Be your own cheerleader

Fernando Garcia
People expect most lawyers to be type A personalities. The assumption is the lawyer will be the loudest person in the room, the person not afraid to speak up when necessary and, most importantly, the person who looks for the spotlight in every occasion. However, the reality is often very different than the expectation.

Many lawyers I have met throughout my career, especially in-house counsel, are hard-working, dedicated, strategic individuals who are also, in many cases, hesitant to take credit for their own achievements and the achievements of their legal team.

Unfortunately, if you do not advertise and promote your achievements, you will only be known by your failures or your role will be seen as only a cost-centre and not a critical strategic business partner. In-house counsel need to be true to thine self and need to learn to be their own cheerleader.

What follow are key strategies and behavioural changes that, if adopted, individually or by the legal team, will make the legal function appear to be the valuable resource that it is.   

Build on your strengths/trumpet your victories

In labour relations, it is often said that those who do their job well make their jobs look too easy and unnecessary, since they are able to deal with issues and concerns early on and effectively before they become larger problems.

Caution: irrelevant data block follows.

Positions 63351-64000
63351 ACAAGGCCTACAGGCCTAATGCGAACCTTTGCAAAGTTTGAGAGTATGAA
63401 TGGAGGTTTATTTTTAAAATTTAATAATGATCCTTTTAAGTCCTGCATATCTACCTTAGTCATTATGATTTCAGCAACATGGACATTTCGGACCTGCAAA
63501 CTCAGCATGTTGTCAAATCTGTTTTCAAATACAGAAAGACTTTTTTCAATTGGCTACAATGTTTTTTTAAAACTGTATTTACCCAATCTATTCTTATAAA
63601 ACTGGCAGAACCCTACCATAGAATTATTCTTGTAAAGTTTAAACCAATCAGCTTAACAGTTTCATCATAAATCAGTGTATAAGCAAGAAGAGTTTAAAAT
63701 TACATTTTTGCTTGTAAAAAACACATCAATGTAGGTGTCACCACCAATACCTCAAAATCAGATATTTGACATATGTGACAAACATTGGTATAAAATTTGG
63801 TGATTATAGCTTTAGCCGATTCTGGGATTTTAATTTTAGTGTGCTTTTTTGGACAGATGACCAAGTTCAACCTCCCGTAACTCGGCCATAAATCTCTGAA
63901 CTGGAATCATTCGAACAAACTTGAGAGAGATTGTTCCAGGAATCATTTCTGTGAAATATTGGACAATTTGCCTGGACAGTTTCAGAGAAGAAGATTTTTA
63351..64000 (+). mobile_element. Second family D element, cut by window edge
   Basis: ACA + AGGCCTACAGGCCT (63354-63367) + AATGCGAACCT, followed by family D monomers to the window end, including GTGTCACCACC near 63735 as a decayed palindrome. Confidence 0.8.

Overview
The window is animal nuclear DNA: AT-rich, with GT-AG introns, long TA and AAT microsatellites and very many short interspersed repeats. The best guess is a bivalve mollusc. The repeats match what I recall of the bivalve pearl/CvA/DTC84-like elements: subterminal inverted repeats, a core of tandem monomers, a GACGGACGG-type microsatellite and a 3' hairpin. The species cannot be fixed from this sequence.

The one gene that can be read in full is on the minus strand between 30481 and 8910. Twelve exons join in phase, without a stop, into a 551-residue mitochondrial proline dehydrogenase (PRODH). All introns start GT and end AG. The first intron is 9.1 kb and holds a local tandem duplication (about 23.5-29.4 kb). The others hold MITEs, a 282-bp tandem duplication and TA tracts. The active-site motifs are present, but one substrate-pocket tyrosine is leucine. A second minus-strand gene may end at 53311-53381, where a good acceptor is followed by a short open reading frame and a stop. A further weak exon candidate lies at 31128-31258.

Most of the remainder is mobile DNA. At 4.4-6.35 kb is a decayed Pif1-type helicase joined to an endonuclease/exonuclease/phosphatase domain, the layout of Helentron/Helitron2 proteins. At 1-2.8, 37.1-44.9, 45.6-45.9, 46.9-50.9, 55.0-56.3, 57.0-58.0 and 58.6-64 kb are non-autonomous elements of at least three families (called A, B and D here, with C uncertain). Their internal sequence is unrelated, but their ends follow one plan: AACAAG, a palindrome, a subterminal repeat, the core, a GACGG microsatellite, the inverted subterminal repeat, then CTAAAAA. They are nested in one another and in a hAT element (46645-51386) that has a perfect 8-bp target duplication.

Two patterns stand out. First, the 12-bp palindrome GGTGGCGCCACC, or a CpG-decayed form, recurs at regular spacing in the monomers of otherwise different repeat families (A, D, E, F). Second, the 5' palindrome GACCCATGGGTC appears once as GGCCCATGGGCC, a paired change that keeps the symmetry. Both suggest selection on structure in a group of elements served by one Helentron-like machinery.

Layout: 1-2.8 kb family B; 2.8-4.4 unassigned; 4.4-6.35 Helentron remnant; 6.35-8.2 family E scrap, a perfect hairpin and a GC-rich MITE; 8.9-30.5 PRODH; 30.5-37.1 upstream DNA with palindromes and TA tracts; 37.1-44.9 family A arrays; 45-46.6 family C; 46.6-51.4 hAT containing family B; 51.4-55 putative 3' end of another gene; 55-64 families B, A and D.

In-house practice is similar in that often the business group may not know what you do and they don’t see the value in the legal function because there are few, if any, fires burning or issues on the go. It is, therefore imperative, you trumpet and advertise your wins and your achievements.

“For some, learning to be a cheerleader starts with commending the victories of others. I have many clients who are not your typical ‘type A-lawyer personality.’ Touting their own horn is far more difficult than recognizing the accomplishments of their peers,” relays Paulette Pommells of Creative Choices for the 21st Century Lawyer. Paulette coaches lawyers to work with their strengths.

She cites an example:

“If you’ve been involved in a deal where the sales department has done a really good job . . . tell others about it — the CEO, VP of sales; write about it in a legal department report. It will not go unnoticed that you or your department had a role to play in that deal. As in-house counsel, your function is inherently supportive, so why not live up to that standard? When was the last time you said something positive about, or to, one of your clients? Is the message always doom and gloom? The foundation you create by taking the time to comment on a job well done can build in other areas. Consider the client who begins to trust you or your legal team enough to bring potential problems to your attention before they happen!”

Advertising your victories will not only confirm the value that you bring to the team or the value of your legal department, but it also makes the business team aware of the consequences, so as soon as (or if) a similar issue arises again, they will be at your door seeking assistance right away.